One flight of steps above my elementary school was a near entirely black and Hispanic high school. My school received multitudes of resources from the Department of Education; theirs got close to none. My school had only the most exceptional teachers; theirs were all teetering towards retirement. Worst of all, we were afraid of them and of becoming them. Government policy segregates our schools, and the direct legacy is unwitting racial prejudice. We were not scared of them because they were black and Hispanic, but because federal policy created racialized neighborhoods and turned them into hubs of violence and poverty. In my predominantly white high school, the token brown and black kids sit apart from the rest. The interwoven impact of legislation and social norms on our educational experiences deprive every student of understanding, questioning, and changing the system.
4. Selfie Elevator Pitch: Include 1-minute video that answers the following “I am stepping up to make change because...”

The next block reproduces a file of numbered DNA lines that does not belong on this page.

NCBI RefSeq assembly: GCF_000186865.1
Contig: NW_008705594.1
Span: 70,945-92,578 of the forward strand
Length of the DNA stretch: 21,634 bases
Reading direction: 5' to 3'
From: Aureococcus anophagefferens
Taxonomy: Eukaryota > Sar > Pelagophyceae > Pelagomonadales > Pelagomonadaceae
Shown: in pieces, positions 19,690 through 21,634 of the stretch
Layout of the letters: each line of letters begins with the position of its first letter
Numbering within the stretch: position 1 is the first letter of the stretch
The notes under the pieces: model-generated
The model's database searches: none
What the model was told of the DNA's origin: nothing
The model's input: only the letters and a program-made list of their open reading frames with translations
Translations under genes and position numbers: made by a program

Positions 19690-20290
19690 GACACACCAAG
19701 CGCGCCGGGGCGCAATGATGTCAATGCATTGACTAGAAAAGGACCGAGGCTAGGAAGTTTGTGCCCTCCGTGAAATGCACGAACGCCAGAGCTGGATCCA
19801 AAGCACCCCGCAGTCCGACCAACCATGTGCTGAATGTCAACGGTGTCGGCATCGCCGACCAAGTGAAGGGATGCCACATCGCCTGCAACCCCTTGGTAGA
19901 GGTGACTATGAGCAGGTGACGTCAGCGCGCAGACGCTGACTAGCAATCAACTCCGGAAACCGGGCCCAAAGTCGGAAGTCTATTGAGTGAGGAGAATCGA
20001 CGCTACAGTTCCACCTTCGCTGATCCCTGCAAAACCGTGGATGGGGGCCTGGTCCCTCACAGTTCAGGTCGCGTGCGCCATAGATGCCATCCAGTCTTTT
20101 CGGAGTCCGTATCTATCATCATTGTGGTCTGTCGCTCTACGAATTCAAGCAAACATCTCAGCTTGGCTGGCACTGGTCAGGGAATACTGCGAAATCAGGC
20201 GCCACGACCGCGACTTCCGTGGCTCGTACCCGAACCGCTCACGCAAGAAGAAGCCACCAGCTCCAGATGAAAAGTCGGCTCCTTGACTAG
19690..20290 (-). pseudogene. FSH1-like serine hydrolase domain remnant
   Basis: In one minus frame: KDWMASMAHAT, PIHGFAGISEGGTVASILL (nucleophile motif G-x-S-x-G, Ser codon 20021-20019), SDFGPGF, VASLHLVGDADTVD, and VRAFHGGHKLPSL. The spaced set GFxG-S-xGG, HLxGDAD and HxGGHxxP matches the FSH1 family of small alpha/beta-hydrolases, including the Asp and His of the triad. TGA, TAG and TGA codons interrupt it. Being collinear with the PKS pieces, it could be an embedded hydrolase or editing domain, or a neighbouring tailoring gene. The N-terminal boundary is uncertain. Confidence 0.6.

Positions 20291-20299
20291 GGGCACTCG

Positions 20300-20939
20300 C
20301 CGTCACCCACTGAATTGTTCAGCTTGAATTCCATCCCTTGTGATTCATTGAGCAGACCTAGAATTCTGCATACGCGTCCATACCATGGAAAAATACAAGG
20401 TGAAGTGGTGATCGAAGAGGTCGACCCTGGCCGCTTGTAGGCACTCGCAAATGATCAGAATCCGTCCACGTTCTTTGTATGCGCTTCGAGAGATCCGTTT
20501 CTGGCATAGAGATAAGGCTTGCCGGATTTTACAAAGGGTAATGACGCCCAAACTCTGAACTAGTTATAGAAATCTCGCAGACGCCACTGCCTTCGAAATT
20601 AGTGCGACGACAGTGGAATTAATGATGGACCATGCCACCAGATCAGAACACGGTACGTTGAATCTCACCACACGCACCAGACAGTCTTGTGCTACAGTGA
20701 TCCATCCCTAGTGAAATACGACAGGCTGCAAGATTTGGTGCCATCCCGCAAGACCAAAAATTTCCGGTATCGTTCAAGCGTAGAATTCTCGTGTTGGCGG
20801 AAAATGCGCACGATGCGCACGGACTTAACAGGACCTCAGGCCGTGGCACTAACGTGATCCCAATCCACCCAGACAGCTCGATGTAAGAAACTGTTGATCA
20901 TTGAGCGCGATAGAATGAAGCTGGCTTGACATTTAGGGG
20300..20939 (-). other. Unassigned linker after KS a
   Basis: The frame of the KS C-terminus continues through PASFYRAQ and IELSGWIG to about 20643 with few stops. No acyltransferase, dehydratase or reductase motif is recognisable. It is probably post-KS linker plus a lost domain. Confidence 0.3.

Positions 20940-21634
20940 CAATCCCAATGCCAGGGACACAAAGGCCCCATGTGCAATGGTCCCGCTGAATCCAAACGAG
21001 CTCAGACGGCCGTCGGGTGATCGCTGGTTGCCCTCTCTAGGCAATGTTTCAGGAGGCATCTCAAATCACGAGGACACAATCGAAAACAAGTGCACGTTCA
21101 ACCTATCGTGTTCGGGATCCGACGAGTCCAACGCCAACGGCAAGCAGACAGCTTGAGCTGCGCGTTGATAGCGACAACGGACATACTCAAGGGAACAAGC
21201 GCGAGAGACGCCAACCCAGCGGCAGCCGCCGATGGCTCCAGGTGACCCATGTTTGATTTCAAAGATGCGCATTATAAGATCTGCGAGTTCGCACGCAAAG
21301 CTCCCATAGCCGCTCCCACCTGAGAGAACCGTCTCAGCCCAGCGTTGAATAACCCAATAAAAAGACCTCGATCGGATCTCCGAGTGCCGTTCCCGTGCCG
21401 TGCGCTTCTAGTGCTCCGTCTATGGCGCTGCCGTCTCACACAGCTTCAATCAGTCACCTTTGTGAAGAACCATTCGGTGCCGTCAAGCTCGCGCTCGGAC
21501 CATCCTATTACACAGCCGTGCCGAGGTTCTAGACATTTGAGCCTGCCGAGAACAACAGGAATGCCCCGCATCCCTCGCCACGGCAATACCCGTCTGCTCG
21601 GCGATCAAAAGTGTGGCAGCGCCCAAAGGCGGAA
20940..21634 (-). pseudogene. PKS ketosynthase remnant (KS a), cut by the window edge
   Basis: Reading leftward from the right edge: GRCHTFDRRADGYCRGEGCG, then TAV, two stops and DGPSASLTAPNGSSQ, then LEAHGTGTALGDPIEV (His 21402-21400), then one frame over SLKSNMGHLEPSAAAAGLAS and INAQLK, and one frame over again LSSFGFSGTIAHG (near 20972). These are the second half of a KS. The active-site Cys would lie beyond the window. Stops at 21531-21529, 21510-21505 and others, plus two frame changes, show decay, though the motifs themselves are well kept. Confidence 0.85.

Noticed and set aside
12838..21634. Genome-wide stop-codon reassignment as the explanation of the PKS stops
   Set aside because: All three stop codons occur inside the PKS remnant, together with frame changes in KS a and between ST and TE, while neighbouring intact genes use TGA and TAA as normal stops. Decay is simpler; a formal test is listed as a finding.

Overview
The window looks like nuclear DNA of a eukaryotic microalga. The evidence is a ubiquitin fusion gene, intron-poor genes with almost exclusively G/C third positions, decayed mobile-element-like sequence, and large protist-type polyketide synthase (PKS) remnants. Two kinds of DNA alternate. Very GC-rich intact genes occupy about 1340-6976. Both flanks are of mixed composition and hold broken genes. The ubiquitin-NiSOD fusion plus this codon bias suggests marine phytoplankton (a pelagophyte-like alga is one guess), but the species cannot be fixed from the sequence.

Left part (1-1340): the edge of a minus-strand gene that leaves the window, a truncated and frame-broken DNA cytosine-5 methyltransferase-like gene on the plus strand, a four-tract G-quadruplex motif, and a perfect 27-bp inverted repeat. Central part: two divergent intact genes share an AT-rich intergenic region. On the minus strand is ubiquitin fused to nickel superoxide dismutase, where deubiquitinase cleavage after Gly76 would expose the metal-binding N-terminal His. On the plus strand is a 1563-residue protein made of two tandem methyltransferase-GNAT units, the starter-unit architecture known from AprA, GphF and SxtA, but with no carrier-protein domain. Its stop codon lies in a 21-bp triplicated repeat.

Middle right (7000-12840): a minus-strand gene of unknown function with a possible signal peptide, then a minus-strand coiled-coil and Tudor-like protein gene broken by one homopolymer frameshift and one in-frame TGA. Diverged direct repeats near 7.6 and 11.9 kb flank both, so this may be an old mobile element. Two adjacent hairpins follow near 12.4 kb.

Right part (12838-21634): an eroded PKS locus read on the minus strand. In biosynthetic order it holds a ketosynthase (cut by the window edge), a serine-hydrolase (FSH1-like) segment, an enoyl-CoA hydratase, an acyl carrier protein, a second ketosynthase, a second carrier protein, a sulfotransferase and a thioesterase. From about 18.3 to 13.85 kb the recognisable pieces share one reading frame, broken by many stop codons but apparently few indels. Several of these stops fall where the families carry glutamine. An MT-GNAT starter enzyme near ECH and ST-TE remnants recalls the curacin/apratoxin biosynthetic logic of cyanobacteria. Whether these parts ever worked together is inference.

In response to educational inequity, I volunteer as a soccer coach, for the Urban Debate League, and as a mentor at a lab. These programs enable minorities to thrive despite inequity. Youth4Ed is an attempt to make these programs obsolete because equitable, quality education should not be ensured by NGOs or philanthropists, but by the state and its people. Whether this is a legislative campaign or integration talk, we must empower students to make systemic changes to their educational systems.
5. Example: Please walk us through a specific example of what happens when a person or group gets involved with your project.
Each Lead Activist will create a club at their school with an adult mentor. We will provide promotional materials, webinar training sessions, and our “Youth4Ed Take Action Tool-Kit.” In the first quarter, Lead Activists will discuss inequity and its manifestations in their community. The second quarter will be planning a service project to address a root cause of inequity. In the third quarter, they will implement their plan. The final quarter is a reflection period to evaluate their impact, learning, and sustainability. After each quarter, they will submit a reflection, and we will provide feedback and resources. They will produce a culminating report detailing their service, to be shared on a digital forum with every Lead Activist. After their year-long term, they retain Youth4Ed resources, their access to webinars, and communication with the leadership team, along with their title.
6. The X Factor: What is different about your project compared to other programs or solutions already out there?